RE: Observations on (non-technical) changes affecting IETF operations

"Russ White" <7riw77@gmail.com> Sun, 27 March 2016 11:33 UTC

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From: "Russ White" <7riw77@gmail.com>
To: <dcrocker@bbiw.net>, "'Melinda Shore'" <melinda.shore@gmail.com>, <ietf@ietf.org>
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Subject: RE: Observations on (non-technical) changes affecting IETF operations
Date: Sun, 27 Mar 2016 07:33:15 -0400
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>       1. When we start an effort, we do not press for demonstrated
community
> need -- but more importantly, demonstrated community interest in /using/
> the output.  So the folk who work on a topic tend to have no sense of
> urgency.  (Even when there is a claimed sense of urgency, such as for
STIR,
> the work often is not pursued in a fashion that matches the claim, with an
> eye towards rapid development and deployment.)

This is certainly true... 

But I think there is a second reason in this neighborhood that also relates
to this one --

>       2. The folk making IETF approvals feel an unfortunate fear of
letting
> flawed specifications through the process, even though the fear does not
> produce obviously superior results.  So we impose high barriers to entry
and
> high barriers to completion.

We've lost the art of base spec -- leave other stuff to later. Maybe I'm
just being nostalgic, but I seem to remember a time when we would pass
through a base protocol with extensibility, and then start talking about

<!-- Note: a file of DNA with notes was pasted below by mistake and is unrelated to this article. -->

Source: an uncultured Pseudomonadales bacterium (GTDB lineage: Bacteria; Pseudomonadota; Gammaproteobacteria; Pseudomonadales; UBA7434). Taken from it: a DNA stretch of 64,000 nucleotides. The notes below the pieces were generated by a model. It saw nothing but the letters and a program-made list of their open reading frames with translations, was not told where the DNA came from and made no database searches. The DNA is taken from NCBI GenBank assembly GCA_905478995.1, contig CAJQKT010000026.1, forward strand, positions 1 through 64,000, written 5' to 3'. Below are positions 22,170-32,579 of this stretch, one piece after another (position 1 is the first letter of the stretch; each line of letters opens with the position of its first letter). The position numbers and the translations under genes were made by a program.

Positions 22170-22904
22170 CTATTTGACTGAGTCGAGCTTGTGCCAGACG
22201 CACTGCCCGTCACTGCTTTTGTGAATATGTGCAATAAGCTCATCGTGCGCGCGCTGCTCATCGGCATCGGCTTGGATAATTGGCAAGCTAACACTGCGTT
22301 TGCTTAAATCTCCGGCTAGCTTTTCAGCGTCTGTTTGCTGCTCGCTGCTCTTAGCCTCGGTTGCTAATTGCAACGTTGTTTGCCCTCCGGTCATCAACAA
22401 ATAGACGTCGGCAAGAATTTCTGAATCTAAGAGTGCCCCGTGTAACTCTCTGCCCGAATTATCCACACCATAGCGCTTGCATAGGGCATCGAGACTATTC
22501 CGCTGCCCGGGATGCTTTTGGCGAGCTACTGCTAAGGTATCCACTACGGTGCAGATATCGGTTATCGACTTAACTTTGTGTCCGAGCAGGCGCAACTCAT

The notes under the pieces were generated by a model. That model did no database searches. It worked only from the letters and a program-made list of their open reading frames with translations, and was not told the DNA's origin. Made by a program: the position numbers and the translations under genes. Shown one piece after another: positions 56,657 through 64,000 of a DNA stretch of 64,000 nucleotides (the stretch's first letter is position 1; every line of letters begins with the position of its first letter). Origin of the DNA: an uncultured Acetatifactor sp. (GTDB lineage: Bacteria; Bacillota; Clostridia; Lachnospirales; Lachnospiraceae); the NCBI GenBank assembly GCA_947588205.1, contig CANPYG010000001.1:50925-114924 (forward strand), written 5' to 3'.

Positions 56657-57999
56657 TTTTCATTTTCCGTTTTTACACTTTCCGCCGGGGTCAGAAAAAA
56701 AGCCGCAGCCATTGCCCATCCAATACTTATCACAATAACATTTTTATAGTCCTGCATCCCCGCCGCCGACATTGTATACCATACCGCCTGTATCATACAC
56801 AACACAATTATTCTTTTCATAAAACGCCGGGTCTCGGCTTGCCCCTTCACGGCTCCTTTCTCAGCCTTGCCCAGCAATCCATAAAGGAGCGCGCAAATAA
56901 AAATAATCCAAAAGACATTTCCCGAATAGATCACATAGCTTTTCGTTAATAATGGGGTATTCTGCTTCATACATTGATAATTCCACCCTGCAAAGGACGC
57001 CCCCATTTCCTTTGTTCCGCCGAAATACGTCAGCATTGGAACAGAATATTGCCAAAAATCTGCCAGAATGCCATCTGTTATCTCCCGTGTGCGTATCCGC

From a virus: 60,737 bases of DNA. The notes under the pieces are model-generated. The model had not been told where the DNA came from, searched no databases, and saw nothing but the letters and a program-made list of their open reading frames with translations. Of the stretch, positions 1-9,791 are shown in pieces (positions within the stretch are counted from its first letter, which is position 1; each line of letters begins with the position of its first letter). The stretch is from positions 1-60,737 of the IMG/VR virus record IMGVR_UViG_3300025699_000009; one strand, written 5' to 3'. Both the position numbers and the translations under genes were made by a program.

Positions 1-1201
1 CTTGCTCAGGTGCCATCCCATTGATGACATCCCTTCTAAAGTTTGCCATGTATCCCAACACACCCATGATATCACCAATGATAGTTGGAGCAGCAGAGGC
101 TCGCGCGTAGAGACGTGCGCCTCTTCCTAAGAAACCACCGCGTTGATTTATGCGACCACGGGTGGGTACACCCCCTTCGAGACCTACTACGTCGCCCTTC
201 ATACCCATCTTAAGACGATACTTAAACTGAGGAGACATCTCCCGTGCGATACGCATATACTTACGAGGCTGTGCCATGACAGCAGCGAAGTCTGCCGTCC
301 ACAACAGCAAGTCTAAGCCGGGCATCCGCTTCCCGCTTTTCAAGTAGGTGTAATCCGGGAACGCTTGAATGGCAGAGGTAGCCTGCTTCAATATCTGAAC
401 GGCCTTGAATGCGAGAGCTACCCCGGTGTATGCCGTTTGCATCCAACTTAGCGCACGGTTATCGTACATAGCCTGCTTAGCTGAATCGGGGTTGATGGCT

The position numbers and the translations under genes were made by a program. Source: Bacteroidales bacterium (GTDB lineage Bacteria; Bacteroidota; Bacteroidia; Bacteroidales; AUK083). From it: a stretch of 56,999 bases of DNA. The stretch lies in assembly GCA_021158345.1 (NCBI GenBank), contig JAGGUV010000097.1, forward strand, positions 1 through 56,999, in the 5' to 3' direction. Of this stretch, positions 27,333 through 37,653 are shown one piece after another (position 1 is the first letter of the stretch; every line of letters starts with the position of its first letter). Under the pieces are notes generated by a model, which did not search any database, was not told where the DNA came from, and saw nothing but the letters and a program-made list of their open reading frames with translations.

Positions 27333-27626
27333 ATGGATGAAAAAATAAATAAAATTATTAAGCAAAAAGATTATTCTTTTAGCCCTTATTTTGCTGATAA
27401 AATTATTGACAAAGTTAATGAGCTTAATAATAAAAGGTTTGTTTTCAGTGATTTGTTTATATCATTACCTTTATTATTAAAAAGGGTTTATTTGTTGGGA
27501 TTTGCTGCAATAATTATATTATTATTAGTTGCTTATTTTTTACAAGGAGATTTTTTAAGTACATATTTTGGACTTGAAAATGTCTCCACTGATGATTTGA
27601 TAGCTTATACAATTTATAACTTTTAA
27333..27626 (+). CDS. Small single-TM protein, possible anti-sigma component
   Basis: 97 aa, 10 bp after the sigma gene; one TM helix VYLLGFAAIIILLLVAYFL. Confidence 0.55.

extensions on a case by case basis. Now we seem to see 15-20 drafts proposed
in a few months, all with interlocking bits and pieces, totaling hundreds of
pages of text, and sounding more like a bill being presented before some
legislative body rather than a technical specification. These large scale
"boil the ocean" efforts constructed (apparently) by off line meetings
outside the mailing list and the "normal process," are challenging (to say
the least) to even read, must less to fully participate in. When someone
does try to discuss one of these monstrosities on list, the reply is either
"you're stupid," or "you didn't really read all the drafts," or some such,
shutting the discussion down. Of course no-one has really read the drafts --
they're essentially unreadable, and they describe a system of massive
complexity that few people probably understand -- even the authors. I'm
certain each author understand some small bit, but the overall system is far
too complex to be understood by anyone who doesn't have time to dedicate
themselves full time for several weeks to understand it.

This doesn't "improve the speed," as some folks claim--biting off smaller
chunks would actually be faster, as it would increase community
participation, and help us to drive simpler specifications that people
outside the IETF could actually read and understand. If we could get out of
the habit if "boiling the ocean," then we could, possibly, get back to doing
simple things quickly in a serial fashion with a lot of participation. What
we seem to be doing, instead, is a lot of large scale systems that often
overlap in parallel with specifications so complex and so poorly written
that we don't have high overlapping participation rates, which means speed
and innovation suffer, and quality creeps towards atrocious.

At least that's my view of the process at this point.

What we have on the speed front is a culture issue as much as anything else.

:-)

Russ